Must say, I'm envious of your Ann Cardwell. I read her first, Crazy to Kill, a few years back after learning that she hailed from nearby Stratford, Ontario. It’s not exactly a book I’d recommend, but I thought it showed potential. Neither is to be found at Stratford Public Library, but I bet a few have passed through their book sales over the years.

    1. Thanks for sharing your review, Brian. Don't know how I missed it when I Googled the book. But now I'm really not sure what to expect from Cardwell's second book!

    2. I'd be very interested in hearing what you think, Scott. Coincidentally, I read my first Arcadia House book, E. Louise Cushing's Murder without Regret just a few weeks ago. Such a strange book.I was surprised it found a publisher, but happy that it did.

    3. I'll certainly report on Murder at Calamity House when I get round to it (though heaven knows when that will be!). Murder Without Regret also sounds interesting, for the Montreal-at-mid-century setting especially.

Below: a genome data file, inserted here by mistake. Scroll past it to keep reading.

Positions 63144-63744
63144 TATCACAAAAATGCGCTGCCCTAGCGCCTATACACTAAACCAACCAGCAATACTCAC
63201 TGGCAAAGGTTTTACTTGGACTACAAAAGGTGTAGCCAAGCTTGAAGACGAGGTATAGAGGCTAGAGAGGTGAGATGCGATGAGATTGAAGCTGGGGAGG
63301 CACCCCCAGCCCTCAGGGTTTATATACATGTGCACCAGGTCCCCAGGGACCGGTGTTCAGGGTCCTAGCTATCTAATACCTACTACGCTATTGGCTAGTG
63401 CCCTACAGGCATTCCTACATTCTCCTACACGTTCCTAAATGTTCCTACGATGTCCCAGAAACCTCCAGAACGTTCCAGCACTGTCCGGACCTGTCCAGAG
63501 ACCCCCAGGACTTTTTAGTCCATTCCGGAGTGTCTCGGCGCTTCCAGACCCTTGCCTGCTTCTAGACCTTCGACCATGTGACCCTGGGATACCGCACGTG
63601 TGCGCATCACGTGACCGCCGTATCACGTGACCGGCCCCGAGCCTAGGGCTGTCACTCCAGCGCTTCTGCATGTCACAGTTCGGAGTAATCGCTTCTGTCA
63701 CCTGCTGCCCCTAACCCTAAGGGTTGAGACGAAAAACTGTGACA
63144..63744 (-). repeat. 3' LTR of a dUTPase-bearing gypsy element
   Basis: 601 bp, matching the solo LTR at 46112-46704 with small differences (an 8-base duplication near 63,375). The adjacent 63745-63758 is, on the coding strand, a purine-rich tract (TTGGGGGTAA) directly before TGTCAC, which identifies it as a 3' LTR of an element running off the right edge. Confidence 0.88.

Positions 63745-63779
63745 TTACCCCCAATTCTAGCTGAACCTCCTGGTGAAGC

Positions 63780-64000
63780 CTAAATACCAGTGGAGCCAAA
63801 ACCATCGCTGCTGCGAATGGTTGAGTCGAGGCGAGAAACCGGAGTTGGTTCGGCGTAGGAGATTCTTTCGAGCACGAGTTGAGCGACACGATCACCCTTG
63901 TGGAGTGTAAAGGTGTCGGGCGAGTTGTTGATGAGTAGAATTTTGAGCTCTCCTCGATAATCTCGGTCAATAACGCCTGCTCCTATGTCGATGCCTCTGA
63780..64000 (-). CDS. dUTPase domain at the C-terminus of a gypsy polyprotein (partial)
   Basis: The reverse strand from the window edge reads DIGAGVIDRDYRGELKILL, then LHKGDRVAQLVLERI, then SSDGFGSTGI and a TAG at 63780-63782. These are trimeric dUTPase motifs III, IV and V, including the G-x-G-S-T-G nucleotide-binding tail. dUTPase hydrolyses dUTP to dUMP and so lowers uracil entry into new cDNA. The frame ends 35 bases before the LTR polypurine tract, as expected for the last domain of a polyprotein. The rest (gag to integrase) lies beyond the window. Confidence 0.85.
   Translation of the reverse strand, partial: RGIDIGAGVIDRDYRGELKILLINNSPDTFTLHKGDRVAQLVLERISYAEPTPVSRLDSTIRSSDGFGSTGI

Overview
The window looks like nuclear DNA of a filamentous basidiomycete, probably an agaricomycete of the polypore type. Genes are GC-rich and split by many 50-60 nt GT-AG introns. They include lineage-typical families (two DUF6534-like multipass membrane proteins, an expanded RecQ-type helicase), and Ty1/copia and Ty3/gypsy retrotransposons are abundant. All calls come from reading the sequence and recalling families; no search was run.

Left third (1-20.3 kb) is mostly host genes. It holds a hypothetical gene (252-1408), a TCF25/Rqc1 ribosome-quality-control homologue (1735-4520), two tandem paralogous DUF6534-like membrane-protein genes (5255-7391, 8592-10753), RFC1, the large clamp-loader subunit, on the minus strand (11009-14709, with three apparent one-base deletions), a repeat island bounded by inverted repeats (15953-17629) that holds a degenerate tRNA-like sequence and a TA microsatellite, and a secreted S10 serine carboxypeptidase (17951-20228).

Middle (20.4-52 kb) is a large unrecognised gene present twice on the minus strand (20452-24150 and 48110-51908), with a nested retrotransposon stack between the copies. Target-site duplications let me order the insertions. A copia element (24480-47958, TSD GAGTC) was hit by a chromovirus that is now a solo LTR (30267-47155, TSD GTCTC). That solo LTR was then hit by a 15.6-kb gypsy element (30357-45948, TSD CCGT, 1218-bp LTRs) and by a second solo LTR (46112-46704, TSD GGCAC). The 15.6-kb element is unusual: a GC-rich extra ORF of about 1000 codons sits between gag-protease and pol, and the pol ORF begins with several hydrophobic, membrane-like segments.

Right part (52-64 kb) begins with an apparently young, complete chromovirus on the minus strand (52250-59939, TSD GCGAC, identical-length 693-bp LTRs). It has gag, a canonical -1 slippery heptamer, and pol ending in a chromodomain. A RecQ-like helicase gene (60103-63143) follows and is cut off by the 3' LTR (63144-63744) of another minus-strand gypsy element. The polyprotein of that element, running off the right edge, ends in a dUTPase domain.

5. When I said above I needed to check out some of these writers, I had Ms. Cardwell in mind. Thanks, Brian, for taking care of that.

    I recommend popping over to Brian's blog using the above link. A nice entertaining review of Crazy to Kill, by that far-from-household-name in Canada. (i.e., NOT the Louise Penny of the 1950s.)

    1. Thank you for the kind words, Susan. Indeed, far from a household name. That said, what struck me in researching the book was the number of editions Crazy to Kill enjoyed - including French and German translations. And then an opera! How is it I'd never heard of her?